Book Review: A Most Holy War

A Most Holy War: The Albegensian Crusade And The Battle For Christendom, by Mark Gregory Pregg

This book is a classic example of why it is that people whose bias and worldview is as pronounced as is the case here should not write histories where what they see is what they are putting in. The Albegensian crusade is not as well known as it should be, and this book presents it with an attempt to blacken the reputation of the Catholic hierarchy but cannot escape the certain muddiness of what is involved in this situation as local power figures fight for power, using religion in some ways as a cover for dynastic ambitions as the French and Aragonnese and local Languedoc houses struggle for dominance in the face of a culture that the author has a much higher degree of fondness for than appears to be merited by the case that is provided. This book discusses an area of history that few people focus on unless they are fans of medieval history, but this book leaves more questions than it provides answers, and among those questions, first and foremost, is the fitness for a biased author to deal with a matter where bias is such a problem in sources. The author clearly takes the point of view of the local troubadours and that is a major failing, given his failure to overcome their own biases.

This book is in the neighborhood of two hundred pages and the author makes the decision to divide the book into numbered rather than named chapters that detail the history of the Albegensian crusades from about 1176 or so until about sixty years later or so. During the period the area of Southern France found itself involved in a high degree of competition over power. The local counts in the area sought to maintain their power and have independent policies as much as possible in the space between the English, French, and Spanish monarchies, all of whom wanted to expand or maintain their power in the region. When you add to this a complicated land tenure system that required the development of conflict-resolution and diplomacy and the complexity of religious loyalties, the result is lamentable but not particularly surprising. What is striking is that an author who praises the local inhabitants of the region for their diplomatic skill would comment on the distinct failures of those people to engage in the sort of diplomacy that would have preserved their freedom in the face of royal ambition and religious anger from the Pope and Catholic hierarchy.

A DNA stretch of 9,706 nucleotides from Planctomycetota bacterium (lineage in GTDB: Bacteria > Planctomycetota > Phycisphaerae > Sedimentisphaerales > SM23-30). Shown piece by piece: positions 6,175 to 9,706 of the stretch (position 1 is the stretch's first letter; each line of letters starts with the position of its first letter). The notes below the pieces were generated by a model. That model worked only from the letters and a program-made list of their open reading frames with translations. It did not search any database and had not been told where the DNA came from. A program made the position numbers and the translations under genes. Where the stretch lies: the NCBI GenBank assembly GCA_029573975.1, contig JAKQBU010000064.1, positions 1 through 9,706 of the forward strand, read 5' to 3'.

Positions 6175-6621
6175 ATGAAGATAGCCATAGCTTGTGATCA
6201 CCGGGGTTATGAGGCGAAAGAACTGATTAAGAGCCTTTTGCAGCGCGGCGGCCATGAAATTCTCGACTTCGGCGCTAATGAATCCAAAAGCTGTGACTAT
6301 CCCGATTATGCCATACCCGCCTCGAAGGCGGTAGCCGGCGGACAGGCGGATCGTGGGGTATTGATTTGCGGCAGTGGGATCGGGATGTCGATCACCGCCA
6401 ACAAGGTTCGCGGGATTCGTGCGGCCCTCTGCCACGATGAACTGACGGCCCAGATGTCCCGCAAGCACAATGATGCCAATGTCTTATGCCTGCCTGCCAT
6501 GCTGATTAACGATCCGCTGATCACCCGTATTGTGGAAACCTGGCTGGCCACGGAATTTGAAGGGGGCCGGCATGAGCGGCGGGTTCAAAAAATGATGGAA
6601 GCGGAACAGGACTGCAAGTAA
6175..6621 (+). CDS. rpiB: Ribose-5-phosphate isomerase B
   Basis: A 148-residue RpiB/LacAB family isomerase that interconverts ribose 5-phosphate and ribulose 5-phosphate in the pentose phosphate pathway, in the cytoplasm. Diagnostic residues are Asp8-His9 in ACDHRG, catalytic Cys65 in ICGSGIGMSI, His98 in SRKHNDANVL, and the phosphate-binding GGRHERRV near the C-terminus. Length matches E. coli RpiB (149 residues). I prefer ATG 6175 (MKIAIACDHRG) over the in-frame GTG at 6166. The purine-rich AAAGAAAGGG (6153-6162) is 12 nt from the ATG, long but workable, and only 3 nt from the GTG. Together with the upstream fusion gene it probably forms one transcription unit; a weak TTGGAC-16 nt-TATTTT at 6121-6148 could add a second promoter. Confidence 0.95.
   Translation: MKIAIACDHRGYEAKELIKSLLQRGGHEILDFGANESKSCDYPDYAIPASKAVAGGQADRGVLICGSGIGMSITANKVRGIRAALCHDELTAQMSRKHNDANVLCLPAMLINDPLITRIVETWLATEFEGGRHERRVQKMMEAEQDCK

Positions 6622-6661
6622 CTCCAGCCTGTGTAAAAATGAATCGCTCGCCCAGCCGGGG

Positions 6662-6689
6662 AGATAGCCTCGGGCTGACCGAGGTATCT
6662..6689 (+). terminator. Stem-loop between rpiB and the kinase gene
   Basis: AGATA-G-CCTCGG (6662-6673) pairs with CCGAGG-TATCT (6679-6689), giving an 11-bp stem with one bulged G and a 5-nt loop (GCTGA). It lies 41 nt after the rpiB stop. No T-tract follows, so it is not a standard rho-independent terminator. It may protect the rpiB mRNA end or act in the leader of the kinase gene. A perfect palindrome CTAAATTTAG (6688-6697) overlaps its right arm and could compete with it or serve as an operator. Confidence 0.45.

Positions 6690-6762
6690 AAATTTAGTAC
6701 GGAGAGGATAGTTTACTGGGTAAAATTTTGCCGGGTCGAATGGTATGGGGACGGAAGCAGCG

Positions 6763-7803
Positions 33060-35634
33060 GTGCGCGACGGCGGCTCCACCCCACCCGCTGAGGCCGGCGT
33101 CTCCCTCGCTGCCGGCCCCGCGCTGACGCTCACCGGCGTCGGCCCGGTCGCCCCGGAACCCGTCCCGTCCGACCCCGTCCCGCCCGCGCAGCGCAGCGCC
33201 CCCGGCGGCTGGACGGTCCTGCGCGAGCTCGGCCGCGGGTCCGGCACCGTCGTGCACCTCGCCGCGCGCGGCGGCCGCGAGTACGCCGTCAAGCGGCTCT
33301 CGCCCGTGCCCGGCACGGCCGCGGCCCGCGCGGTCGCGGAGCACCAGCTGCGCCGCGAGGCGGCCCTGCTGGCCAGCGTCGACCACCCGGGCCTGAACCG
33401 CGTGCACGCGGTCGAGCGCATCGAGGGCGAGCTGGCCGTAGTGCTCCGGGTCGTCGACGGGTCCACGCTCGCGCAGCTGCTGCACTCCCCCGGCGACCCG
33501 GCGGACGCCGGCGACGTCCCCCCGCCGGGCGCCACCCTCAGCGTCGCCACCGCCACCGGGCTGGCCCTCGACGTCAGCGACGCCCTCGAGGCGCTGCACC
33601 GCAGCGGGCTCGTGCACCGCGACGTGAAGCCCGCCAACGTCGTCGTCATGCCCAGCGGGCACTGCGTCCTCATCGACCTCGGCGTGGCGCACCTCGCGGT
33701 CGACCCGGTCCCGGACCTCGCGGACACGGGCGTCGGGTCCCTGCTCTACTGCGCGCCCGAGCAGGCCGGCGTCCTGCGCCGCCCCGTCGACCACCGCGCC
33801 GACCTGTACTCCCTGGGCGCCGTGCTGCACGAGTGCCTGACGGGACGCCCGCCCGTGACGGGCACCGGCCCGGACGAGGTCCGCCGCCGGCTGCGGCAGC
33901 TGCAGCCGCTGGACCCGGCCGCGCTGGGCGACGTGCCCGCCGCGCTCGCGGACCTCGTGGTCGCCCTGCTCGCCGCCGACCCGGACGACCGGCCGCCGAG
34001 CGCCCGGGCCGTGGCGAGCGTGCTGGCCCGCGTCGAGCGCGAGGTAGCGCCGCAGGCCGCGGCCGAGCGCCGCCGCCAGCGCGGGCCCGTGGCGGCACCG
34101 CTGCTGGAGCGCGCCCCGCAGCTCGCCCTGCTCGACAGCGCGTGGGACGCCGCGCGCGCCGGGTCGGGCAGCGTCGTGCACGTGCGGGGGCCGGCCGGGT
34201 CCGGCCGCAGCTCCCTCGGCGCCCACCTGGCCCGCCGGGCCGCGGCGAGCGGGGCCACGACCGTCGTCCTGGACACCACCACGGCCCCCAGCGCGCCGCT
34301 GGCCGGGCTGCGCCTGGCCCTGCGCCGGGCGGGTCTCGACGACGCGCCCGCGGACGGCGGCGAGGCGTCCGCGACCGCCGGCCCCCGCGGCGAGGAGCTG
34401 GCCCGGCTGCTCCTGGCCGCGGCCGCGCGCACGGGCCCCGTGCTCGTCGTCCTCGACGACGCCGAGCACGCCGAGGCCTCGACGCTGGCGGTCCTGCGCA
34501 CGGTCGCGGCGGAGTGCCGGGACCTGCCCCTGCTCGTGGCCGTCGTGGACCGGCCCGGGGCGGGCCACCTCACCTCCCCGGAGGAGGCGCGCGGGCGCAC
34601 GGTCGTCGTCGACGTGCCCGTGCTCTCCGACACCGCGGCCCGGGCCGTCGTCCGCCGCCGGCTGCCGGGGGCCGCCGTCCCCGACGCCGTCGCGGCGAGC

Among the most troubling aspects of this book is the author’s praise of the supposed courtesy of the local inhabitants and his praise of what they considered to be a “good man” or a “good woman.” Praising people for courtesy who are hostile to parenting, have no fondness for biblical law and godly morality, and who the author views as being genuinely Christian while also simultaneously commenting on their closeness in histories to various ancient heresies. It is almost as if the author considers heresy to be a legitimate Christian policy. To some degree, the situation in Southern France in the late 12th and early 13th century is more than a little complicated in terms of the belief system of the inhabitants and the political and religious situation that can be found there, and there is a high degree of brutality to be found in the battles and razzias and sieges that the crusade featured, but this author is so biased in favor of those who have been considered, with reason, to be at least problematic as one might imagine it to be. And that is a shame, because there is clearly the material here for a good book that examines the tangled aspect of loyalties and ambitions in this place and time, it’s just that the author is not equipped to handle it.

About nathanalbright

I'm a person with diverse interests who loves to read. If you want to know something about me, just ask.
This entry was posted in Book Reviews, Christianity, History and tagged , . Bookmark the permalink.

Leave a Reply

Fill in your details below or click an icon to log in:

WordPress.com Logo

You are commenting using your WordPress.com account. Log Out /  Change )

Google photo

You are commenting using your Google account. Log Out /  Change )

Twitter picture

You are commenting using your Twitter account. Log Out /  Change )

Facebook photo

You are commenting using your Facebook account. Log Out /  Change )

Connecting to %s